• Summary
  • Contents
  • Subject index

Our new media landscape of social networking, blogging, and interactivity has forever changed how media content is produced and distributed. Choices about how to gather, evaluate and publish information are ever more complex. This blurring of boundaries between general public values and the values of media professionals has made media ethics an essential issue for media professionals, but also demonstrates how it must be intrinsically part of the wider public conversation. This book teaches students to navigate ethical questions in a digital society and apply ethical concepts and guidelines to their own practice. Using case studies, judgement call boxes and further reading, Understanding Media Ethics clarifies the moral concepts in media contexts, and enables students to apply them to practical decision making through real-life worked ...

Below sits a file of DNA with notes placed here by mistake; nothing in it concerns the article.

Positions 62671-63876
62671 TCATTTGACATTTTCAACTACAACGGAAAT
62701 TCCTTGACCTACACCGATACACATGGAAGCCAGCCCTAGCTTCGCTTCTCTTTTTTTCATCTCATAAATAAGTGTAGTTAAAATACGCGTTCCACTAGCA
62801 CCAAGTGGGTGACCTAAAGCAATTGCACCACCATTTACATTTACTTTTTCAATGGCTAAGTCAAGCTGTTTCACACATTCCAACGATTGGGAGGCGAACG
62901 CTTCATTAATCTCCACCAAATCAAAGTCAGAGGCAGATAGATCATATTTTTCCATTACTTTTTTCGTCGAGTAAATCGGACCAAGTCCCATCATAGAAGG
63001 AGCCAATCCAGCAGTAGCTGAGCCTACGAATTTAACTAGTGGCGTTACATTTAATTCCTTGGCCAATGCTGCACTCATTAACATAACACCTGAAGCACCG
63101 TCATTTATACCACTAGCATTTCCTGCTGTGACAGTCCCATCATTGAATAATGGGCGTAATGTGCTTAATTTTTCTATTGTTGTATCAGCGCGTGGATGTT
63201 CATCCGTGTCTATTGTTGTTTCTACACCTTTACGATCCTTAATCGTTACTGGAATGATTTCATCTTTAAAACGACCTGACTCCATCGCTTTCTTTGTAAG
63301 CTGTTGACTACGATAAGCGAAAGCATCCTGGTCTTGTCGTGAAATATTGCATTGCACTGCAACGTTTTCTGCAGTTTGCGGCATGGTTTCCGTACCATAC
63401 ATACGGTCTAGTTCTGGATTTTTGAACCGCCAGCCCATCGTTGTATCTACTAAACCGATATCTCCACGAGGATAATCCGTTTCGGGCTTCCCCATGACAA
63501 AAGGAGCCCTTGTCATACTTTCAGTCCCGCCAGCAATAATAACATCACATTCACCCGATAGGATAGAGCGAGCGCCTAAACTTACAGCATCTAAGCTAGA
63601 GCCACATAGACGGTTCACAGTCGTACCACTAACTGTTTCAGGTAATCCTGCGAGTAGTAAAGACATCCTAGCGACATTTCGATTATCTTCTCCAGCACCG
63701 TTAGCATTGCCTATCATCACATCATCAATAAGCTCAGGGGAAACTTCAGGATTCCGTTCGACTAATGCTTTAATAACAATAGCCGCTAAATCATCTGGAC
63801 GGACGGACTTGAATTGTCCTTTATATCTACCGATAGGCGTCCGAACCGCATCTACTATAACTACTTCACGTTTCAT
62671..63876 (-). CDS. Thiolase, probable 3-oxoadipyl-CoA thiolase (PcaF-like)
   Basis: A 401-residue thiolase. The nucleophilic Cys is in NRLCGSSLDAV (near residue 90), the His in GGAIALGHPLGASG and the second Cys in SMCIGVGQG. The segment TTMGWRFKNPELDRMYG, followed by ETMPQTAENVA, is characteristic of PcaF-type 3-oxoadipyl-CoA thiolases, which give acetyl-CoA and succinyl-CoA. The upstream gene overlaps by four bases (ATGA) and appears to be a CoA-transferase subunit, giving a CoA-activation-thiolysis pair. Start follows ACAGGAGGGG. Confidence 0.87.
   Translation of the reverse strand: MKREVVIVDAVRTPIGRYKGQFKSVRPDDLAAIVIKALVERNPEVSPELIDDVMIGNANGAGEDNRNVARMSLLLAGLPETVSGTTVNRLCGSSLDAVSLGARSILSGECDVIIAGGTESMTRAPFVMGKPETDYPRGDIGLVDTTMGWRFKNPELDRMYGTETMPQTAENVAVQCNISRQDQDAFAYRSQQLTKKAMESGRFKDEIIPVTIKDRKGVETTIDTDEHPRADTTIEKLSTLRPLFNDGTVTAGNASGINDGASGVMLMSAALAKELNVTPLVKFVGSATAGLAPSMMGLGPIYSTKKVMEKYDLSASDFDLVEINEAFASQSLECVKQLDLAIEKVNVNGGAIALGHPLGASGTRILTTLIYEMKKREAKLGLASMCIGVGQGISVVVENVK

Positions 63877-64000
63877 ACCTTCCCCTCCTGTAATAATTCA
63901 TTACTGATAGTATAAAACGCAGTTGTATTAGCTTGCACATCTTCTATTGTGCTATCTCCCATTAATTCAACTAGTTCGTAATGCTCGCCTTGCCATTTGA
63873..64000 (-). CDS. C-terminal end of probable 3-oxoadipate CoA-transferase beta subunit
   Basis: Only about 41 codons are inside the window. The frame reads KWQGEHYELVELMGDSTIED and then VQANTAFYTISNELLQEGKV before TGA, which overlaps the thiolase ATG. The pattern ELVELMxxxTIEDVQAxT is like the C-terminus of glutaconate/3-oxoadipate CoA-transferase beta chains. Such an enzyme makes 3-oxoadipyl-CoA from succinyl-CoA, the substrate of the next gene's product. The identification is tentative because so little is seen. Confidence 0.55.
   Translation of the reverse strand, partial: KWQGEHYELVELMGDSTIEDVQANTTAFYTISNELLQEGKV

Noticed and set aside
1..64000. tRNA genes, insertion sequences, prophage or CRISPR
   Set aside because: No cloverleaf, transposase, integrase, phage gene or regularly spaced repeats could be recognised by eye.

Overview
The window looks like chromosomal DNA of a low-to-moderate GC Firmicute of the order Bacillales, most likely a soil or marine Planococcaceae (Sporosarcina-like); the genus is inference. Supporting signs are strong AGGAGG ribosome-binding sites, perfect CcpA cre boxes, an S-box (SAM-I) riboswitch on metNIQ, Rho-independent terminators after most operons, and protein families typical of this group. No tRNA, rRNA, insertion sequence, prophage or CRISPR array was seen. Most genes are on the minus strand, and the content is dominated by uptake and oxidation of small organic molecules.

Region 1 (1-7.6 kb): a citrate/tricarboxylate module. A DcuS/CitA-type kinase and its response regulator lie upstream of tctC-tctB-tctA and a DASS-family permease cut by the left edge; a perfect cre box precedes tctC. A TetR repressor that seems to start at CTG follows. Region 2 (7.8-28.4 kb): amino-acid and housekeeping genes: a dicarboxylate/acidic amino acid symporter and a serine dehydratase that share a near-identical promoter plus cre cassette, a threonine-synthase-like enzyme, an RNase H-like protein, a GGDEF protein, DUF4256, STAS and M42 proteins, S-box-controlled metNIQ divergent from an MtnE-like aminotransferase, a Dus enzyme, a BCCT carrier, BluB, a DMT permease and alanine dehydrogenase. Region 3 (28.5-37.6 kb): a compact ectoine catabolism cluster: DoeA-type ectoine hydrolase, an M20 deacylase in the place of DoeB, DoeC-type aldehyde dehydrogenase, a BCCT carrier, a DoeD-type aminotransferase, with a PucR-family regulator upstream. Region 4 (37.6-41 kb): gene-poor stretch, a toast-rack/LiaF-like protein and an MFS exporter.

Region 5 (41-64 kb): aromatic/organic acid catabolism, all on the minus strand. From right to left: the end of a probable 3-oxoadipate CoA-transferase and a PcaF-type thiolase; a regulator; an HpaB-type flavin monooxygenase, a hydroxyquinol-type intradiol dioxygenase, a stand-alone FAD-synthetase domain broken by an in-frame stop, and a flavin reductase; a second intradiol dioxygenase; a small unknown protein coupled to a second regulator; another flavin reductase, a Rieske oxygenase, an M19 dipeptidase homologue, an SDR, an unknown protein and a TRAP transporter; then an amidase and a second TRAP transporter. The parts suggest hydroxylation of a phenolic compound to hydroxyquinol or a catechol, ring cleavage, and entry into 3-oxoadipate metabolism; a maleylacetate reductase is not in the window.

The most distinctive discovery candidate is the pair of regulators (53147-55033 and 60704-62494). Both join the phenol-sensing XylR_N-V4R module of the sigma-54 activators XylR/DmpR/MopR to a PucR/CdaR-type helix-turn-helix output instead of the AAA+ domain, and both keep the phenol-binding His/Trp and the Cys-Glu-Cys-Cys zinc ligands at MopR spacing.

In the previous chapter we saw how the idea of pleasure provided a fundamental principle in making moral judgements. In this chapter we discuss how the idea of pleasure as the ultimate good plays out in debates about the delivery of media content. One camp believes that ‘free markets’ are the best means of delivering the kinds of media content that audiences want. The interests of society are best served by allowing markets to govern the development of media institutions and the distribution of media products and services. In opposition to this idea is the belief that markets are imperfect and tend to lead to distorted and restricted outcomes in terms of diversity and plurality of content. And that there are some forms ...

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